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Is Blended Learning The Future Classroom?

Blended learning seems to be the way forward, but what does this mean for educators, students and institutes? What are the needs of the hour and how do we prepare for the future?

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The new generation classroom may be blended, especially when it comes to academic learning. But where does this leave the traditional curriculum? Even the National Education Policy 2020 states that up to 40 per cent of learning may be online. Technology is now essential in the classroom and in 2020 we have seen the rise of many edtech and eLearning platforms. Yet, educators still struggle to engage students. What are the real challenges of blended learning? And what are the technological solutions available?

Blended Learning

Educators are mostly in agreement that blended learning is the future. 

Balkrishna Shetty, Vice-Chancellor, Sri Siddhartha University, explained, “We use an ‘Answer first and discuss next’ methodology. This is what is called a flipped classroom. We do not teach, we ask.”

Distance and remote learning have put the onus on the student to know course material. Therefore, the educator’s role becomes one of answering questions, clearing doubt and creating discussion in class. Preeti Bajaj, Vice-Chancellor, Galgotia University, states, “It is going to be the stealing or learning, un-learning and re-learning. These are the 3 words which every teacher has to adapt.”

The focus has shifted from teacher-centric to students centric. As Shetty states, “There are so many softwares. The newer generation classrooms are nothing, but where the students can learn for themselves, so we need to give that autonomy to students.”

Experts believe that for blended learning and distance learning to work, students and educators need to work together to find a way forward.

Dr G T Thampi, Principal, Thadomal Shahani Engineering College asserts, “The autonomy must live with the institutions to decide the course of action.” 

The Key IT Needs 

IT infrastructure is the need of the hour for education institutes to be able to deliver quality education.

Mukesh Nihalwani, Sales Head – Pvt Education, Lenovo India, brought to light the true demands that came with the pandemic, number one being, devices. Second, the software will ensure seamless delivery of class and teaching tools. He adds, “Everyone wants more visibility on student progress and ensuring devices are securely monitored and protected.”

Lenovo offers three Portfolios that would address the key needs of education leader and help them create an executive or learning plan. This includes:

  1. Cybersecurity: Content filtering, student safety, next-gen antivirus and device security.  
  2. Remote class management: manage live class session effectively with tools to share and filter content, screen monitoring, content delivery and calibration tool.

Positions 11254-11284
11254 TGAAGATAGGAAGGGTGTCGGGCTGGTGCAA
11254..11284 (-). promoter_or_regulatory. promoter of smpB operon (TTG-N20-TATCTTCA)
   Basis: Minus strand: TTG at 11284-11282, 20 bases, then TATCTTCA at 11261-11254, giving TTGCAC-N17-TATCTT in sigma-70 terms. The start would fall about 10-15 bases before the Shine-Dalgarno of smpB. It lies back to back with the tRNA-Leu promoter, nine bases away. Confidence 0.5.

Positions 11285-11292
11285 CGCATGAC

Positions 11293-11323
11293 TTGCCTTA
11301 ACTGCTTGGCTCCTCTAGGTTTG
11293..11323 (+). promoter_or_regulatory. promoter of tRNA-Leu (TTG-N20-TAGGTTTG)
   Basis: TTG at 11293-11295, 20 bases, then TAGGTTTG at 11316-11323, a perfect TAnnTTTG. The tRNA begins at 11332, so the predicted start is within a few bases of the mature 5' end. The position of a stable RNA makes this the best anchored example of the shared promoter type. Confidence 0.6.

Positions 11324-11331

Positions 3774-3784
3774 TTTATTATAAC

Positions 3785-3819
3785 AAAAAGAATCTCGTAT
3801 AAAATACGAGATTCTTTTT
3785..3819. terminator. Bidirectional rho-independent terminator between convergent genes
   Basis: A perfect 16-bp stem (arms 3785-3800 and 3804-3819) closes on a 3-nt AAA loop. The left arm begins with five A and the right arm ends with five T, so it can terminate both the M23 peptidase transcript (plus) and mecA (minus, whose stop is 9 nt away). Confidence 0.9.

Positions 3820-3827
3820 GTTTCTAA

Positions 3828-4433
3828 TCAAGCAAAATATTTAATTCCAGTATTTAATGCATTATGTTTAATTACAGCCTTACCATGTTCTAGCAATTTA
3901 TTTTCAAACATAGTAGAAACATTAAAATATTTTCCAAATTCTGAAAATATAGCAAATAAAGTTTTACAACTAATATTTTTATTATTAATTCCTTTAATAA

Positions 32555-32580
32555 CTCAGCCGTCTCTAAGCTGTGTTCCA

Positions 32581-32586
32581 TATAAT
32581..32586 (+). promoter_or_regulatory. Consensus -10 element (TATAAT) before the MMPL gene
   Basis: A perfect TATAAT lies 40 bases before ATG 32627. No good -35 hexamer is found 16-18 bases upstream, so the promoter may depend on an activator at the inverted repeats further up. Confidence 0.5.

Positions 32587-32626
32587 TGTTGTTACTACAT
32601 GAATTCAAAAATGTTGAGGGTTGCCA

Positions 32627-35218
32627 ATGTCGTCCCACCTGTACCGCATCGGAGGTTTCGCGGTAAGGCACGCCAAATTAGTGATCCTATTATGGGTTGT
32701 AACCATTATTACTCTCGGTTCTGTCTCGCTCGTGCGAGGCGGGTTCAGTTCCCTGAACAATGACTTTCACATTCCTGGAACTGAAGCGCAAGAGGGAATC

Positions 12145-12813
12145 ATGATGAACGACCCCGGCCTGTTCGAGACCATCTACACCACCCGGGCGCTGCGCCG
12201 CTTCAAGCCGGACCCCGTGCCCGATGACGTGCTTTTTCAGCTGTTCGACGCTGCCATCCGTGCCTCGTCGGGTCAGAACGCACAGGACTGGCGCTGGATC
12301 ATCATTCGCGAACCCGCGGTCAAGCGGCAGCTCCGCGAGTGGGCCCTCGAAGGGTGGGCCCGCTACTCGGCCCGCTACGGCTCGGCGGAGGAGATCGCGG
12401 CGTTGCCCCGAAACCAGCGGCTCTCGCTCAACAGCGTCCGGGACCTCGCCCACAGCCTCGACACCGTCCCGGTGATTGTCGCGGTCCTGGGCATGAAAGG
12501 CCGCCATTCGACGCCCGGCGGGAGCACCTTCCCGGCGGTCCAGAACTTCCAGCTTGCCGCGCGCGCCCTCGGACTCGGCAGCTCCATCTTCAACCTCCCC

3. Instructional resources: Tech-enabled social learning stem readiness and digital care. 

The ‘Lenovo Smart Classroom,’ which provides an intelligent interactive education solution combining artificial intelligence big data cloud computing and other advanced technology that empowered Institute to better organise instruction works. Lenovo also has an affordable alternative in their DASH devices.

Returning To The Classroom

Although online learning is the predominant form of education, educators still believe that once the ongoing coronavirus pandemic stabilises, institutes will return to the physical classrooms. 

GT Thampi, “learners are not essentially intrinsically motivated, therefore, for foreseeable future, there is massive scope for brick-and-mortar universities in classrooms.” 

With a switch to an online mode of learning, the pressure of studies has fallen on the student and parents. The absence of a classroom and learning environment can be distracting for many students. Thampi argues that examinations are essential to learning, stating that, “Once they know it is an online examination, people stop learning.”

Preeti Bajaj turns to continuous assessment as the solution. She states, “Continuous assessment is going to be a very important parameter of what is blended learning, online learning or e-learning. Assessment is going to give you a film through which a student’s progress is measured.”

KNB Murthy, Vice-Chancellor, Dayanand Sagar University of Bangalore adds to this, commenting, “The idea is not to pass or fail. The idea is to check whether the approach is right.” 

As Mukesh Nihalwani stated, “Technology will not replace teachers, but teachers who use technology may replace those who do not.”

Educators seem to agree that the online mode of education is the solution to the current problem, but not the solution to education. It is essential to have the tools available for special circumstances such as the pandemic or with students with special needs. Overall, the consensus lies with a blended classroom system, where teaching must be face-to-face with the student, but learning can happen anywhere.


Tags assigned to this article:
education Future Classroom edtech Galgotia University